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  • Two months into the year, the average dividend yield of the Dow 30 has continued to rise since the start of 2009, despite some significant dividend cuts like those from CNBC parent, General Electric.  See how the 30 companies in the Dow compare.

  • The Dow Industrials, Dow Transports, and Dow Utilities are all hitting multi-year lows now. While the Dow Industrials and Dow Transports have been closing at new lows for days, the Dow Utilities closed below its October low for the first time on Friday.

  • Finishing the day at 7,114.78 yesterday, the Dow closed at its lowest level since May 7, 1997.  7 of the 30 current Dow components were not in the index when the Dow last saw these levels.

  • As the Dow now contains five stocks under $10 (GM, C, BAC, AA, & GE), the Dow Industrials index has come under greater scrutiny on whether it is still a good gauge of the overall market.

  • Gold Bars

    Regarded as a safe investment, gold often shines during turbulent times when increased demand typically drives up prices. For the first time since last March, gold settled above $1,000 an ounce on Friday.  Since its low back in November, when gold was just over $700 an ounce, the bullion has risen 42%. During the same period the S&P 500 has plunged 15%.

  • Stocks started to claw back in the final hours of trading Friday after fears of nationalization smacked banks and sent the Dow to its lowest point in more than 10 years.

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    Instead of asking what Warren Buffett has been buying, we should have been wondering what he's been selling.  Berkshire Hathaway's stock portfolio snapshot for the end of the fourth quarter reveals its holdings in Johnson and Johnson have been slashed by more than half.

  • Disney

    On Friday Disney launched Disney XD in 72 million homes, a new ad-supported basic cable channel targeting boys age six to fourteen.

  • Hey, China got it right. Why couldn't we?

  • For the week ending Friday, February 6, 2009, stocks edged up on a surprising rise in December pending home sales, a smaller than expected contraction in January’s ISM Non-Manufacturing Index, and strong earning results from the pharmaceutical sector.

  • At yesterday's Power Lunch town hall, there was some good debate on whether buy and hold pays off in the long run.  Here is some of the analysis that fueled the discussion...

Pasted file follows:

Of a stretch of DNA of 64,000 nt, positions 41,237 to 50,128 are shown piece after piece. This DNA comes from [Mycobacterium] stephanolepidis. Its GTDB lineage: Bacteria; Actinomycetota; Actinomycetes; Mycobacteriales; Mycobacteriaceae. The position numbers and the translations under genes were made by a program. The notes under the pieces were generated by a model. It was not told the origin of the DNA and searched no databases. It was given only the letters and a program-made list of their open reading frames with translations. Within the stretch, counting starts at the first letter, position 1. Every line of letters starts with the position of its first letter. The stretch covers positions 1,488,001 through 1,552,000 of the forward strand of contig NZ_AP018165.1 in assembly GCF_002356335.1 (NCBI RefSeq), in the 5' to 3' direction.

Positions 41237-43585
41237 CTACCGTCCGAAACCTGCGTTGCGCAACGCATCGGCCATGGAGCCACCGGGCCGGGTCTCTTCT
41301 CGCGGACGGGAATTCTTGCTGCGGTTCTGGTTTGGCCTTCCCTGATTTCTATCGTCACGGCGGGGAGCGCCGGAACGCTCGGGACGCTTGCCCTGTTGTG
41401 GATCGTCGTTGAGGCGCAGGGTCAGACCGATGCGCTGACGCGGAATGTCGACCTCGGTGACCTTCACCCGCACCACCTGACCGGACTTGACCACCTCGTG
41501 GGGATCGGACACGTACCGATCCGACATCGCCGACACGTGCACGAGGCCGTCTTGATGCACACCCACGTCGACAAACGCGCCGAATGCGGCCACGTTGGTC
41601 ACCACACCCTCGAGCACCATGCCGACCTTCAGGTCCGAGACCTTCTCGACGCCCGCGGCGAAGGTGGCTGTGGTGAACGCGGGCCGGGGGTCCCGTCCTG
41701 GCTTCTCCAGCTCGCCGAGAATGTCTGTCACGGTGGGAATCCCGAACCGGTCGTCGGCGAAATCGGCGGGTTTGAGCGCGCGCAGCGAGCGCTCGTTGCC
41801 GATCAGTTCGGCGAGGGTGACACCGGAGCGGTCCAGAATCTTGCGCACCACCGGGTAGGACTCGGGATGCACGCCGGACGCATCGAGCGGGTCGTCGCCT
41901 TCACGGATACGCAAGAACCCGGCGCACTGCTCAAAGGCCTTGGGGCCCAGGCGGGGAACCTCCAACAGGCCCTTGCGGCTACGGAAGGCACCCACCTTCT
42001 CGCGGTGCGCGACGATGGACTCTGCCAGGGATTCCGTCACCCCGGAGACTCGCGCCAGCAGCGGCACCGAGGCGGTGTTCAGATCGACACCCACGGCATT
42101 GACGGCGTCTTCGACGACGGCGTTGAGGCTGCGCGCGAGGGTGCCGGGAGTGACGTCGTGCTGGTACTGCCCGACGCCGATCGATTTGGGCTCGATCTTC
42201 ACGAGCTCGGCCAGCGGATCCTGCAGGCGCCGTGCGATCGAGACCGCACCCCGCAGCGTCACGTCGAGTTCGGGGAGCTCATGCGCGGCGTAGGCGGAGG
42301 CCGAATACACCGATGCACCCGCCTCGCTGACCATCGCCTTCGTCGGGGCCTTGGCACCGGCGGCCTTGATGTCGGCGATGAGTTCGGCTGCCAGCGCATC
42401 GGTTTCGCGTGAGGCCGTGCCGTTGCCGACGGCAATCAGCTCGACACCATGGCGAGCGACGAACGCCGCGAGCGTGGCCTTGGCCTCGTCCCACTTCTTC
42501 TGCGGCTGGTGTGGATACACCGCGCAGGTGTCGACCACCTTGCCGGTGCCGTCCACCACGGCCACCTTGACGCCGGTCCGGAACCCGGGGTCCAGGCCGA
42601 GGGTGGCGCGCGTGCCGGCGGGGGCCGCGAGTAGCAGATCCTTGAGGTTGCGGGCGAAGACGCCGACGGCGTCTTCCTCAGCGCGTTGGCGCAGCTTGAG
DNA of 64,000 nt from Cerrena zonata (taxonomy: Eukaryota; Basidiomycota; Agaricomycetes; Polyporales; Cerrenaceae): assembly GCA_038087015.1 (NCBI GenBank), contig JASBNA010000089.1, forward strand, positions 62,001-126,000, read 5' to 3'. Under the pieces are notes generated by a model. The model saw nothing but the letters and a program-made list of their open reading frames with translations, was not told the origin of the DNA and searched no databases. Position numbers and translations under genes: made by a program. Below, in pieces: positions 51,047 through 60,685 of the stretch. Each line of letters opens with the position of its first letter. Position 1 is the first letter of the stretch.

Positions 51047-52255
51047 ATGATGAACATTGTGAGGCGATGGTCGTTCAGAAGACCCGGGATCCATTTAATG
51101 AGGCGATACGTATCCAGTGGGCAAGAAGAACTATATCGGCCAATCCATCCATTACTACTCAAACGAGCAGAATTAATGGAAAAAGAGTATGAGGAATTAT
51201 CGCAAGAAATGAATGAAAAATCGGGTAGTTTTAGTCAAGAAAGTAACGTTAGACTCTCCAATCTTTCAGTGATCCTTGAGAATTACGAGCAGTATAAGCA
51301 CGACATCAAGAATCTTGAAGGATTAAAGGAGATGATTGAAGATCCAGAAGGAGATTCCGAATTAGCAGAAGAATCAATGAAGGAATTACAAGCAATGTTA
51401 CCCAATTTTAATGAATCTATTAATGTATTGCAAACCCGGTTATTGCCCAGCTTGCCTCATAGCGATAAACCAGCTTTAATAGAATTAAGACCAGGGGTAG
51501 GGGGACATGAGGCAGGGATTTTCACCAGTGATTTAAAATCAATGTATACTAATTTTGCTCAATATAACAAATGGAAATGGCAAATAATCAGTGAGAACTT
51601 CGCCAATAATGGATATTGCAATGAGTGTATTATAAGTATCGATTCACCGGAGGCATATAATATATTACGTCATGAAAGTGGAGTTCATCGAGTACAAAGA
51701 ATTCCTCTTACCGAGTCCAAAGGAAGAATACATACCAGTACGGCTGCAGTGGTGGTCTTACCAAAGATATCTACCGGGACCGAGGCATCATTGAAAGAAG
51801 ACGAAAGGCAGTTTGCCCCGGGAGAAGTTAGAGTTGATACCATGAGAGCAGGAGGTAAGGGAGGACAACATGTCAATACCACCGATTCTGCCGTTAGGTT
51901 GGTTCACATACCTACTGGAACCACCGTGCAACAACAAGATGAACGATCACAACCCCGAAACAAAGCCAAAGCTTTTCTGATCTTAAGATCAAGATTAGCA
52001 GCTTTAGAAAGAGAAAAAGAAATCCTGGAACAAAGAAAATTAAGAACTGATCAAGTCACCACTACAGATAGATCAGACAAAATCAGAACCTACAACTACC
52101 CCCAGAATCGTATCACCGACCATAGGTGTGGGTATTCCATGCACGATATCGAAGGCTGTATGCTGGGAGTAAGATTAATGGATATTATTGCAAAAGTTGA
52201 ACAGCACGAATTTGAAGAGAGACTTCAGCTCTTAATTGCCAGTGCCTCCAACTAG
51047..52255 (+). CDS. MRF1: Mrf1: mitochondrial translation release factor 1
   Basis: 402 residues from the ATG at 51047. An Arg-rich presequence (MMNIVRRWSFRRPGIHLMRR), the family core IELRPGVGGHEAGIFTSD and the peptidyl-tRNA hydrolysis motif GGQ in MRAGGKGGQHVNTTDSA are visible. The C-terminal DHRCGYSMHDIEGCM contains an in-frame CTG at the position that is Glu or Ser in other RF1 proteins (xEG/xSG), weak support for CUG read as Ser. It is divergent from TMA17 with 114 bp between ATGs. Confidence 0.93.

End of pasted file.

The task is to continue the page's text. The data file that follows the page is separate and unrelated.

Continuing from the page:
• Another silver lining in the current economic environment is today's initial public offering of Mead Johnson Nutrition.  Here's how it stacks up compared to other IPO's.

  • The market rallied with most major indexes up 5% or greater for the week with the NASDAQ gaining almost 8%. The markets shrugged off grim jobs data and were buoyed by the bank bailout plan expected on Monday. 

  • Is it time for investors to feast on food stocks?  David Palmer thinks that's a reasonable assumption. "They're a decent place to be," the UBS senior restaurant analyst told CNBC. "Input costs are coming off their highs; certainly, people have to eat, so, as people look for cheaper calories, (packaged food companies) should be doing OK."

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    The Dow fell on Wednesday after a glum profit forecast from Kraft signaled consumers are skimping even on the basics.

  • Stocks turned mixed Wednesday as some disappointing earnings reports cast a pall over a pair of better-than-expected readings on the economy.

  • Stocks turned mixed Wednesday as some disappointing earnings reports cast a pall over a pair of better-than-expected readings on the economy.

  • Futures are modestly higher today after yesterday's rally, there are some big Treasury refundings coming, on top of some very large corporate bond issuances coming from the likes of Procter & Gamble, Novartis, and Altria.

  • US stock index futures edged lower ahead of the open Wednesday, as investors waited for the next round of earnings and hoped for more details on the government’s stimulus package.

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    In this Web Extra the traders talk earnings from Kraft, Prudential, Ralph Lauren as well as important economic numbers. What's the trade?